By Erin Crowell 8/24/09
For the Hagerty Mens Cycling Masters Team, age is just another number. So is first, second and third. Winning has become a theme this year for both the team as a whole and the individual men who compete in a category of cyclists age 45 and older.
This season, Hagerty has cranked out state-wide wins at the West Branch Classic, Tour of Frankenmuth, Tour of Kensington Valley, the Michigan State Time Trial Championship and the Cone Azalia Spring Classic, along with several single-digit finishes at the Willow Time Trial, Tour de Mount Pleasant, Superior Bike Fest and the Maillot Jaune Road Race.
They will look for another win when they compete on home pavement this weekend at the second annual Cherry Roubaix. The race features a criterium in the Old Town district of Traverse City on Saturday; then a road race through Leelanau Peninsula on Sunday.
Hagerty member Clifford Onthank is confident for Sundays race. I hope to win (the 55 and older category), he says.
However, Onthank shares the same sentiments as the rest of the Masters Team, saying regardless of the winner, it will be a Hagerty bike crossing the finish line first.
We do a lot more hill climbing than the flatlanders -- Thats what we call the people from downstate. (The Cherry Roubaix) is a very difficult climbing course as far as hills go, Onthank says.
MASTERS OF THEIR CRAFT
Leaving their tread marks on the competition is just a part time job for these elite cyclists. All the Hagerty Masters have full-time occupations, including Dr. Onthank, chiropractor; Don Fedrigon, Jr., real estate broker; Dan Hofstra, CPA; and Dr. Norm Licht, M.D., orthopedic surgeon.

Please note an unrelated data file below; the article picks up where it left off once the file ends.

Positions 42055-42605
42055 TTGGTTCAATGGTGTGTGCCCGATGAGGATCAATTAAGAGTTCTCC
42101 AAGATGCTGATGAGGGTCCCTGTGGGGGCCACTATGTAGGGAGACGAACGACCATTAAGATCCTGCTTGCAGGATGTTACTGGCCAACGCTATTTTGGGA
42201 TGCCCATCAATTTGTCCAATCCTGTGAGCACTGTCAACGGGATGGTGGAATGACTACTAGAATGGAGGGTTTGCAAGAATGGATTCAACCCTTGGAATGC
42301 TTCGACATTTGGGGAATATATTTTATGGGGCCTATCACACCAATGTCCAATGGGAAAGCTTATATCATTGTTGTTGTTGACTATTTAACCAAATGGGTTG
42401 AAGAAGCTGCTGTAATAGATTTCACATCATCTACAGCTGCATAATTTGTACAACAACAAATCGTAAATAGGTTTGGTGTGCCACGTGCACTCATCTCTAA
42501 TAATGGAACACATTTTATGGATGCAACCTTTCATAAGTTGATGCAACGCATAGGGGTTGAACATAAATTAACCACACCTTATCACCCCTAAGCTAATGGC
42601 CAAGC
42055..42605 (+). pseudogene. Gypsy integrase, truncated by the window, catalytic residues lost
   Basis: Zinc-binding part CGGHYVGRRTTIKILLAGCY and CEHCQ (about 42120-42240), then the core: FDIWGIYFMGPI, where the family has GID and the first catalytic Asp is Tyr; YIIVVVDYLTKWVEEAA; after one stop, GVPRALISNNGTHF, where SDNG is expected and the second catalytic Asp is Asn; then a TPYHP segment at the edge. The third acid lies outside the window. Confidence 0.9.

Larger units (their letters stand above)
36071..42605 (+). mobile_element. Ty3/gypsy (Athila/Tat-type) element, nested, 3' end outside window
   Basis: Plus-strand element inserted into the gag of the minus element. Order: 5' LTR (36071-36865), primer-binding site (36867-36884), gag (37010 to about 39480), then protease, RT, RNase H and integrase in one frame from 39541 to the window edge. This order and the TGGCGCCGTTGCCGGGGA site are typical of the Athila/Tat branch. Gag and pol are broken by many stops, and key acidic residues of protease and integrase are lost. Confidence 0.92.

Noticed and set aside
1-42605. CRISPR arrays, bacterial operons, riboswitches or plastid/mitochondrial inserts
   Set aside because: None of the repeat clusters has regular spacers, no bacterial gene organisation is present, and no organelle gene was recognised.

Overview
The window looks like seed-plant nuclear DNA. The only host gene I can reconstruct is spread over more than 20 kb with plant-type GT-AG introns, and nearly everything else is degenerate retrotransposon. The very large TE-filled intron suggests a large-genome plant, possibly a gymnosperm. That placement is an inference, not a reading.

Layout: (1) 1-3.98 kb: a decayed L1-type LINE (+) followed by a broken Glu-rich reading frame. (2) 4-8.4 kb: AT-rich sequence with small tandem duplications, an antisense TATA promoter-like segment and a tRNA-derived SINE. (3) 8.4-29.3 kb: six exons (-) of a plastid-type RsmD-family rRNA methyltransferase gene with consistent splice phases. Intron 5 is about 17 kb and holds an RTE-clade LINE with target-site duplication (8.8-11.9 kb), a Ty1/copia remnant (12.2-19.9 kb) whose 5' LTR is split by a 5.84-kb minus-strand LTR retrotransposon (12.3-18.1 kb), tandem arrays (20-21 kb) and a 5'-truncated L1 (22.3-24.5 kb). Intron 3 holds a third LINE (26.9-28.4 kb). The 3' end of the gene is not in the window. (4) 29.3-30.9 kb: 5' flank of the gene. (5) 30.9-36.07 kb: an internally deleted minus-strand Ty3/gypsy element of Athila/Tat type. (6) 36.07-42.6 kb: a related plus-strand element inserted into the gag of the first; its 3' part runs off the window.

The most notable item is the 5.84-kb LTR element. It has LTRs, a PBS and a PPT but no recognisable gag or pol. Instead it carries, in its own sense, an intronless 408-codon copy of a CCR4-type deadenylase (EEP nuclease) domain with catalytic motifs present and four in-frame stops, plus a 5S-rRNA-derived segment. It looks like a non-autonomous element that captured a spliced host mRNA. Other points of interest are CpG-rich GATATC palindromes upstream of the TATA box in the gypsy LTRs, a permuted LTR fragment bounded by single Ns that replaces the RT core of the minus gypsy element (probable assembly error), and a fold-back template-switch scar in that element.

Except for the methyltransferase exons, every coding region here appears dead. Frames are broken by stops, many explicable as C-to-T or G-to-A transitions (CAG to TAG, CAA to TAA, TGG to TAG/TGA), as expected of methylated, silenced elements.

Some people might believe holding a steady career while pulling out wins as a competitive athlete would seem impossible. But for these seasoned cyclists, its easy.
Since swimming in college, Ive learned to time manage, says Licht. You just schedule time to do it. Maybe that means an hour ride at lunch or doing it after the kids go to sleep.
However, training for a bike race pales in comparison to the event Licht was training for seven years ago.
In 2002, he qualified for the ultimate in endurance sport races: The Ironman Triathlon in Kona, Hawaii, comprised of a 2.4-swim in the ocean, a 112-mile bike ride and a marathon (26.2-mile run).
Licht was 45-years-old when he qualified, finishing in the required top 10 percent of his field. However, with his first child due on the day of the race, Licht happily settled for qualifying (having completed the same distance in Lake Placid, New York) and opted out of the race.
Eventually, Licht retired from triathlon racing, but he doesnt attribute children for the reason he stopped.
Im old and decrepit. Theres not much else I can do, he says.
Aches, pains and a hip problem forced Licht to throw in his running shoes and stay in the clips. He swapped triathlons for cycling.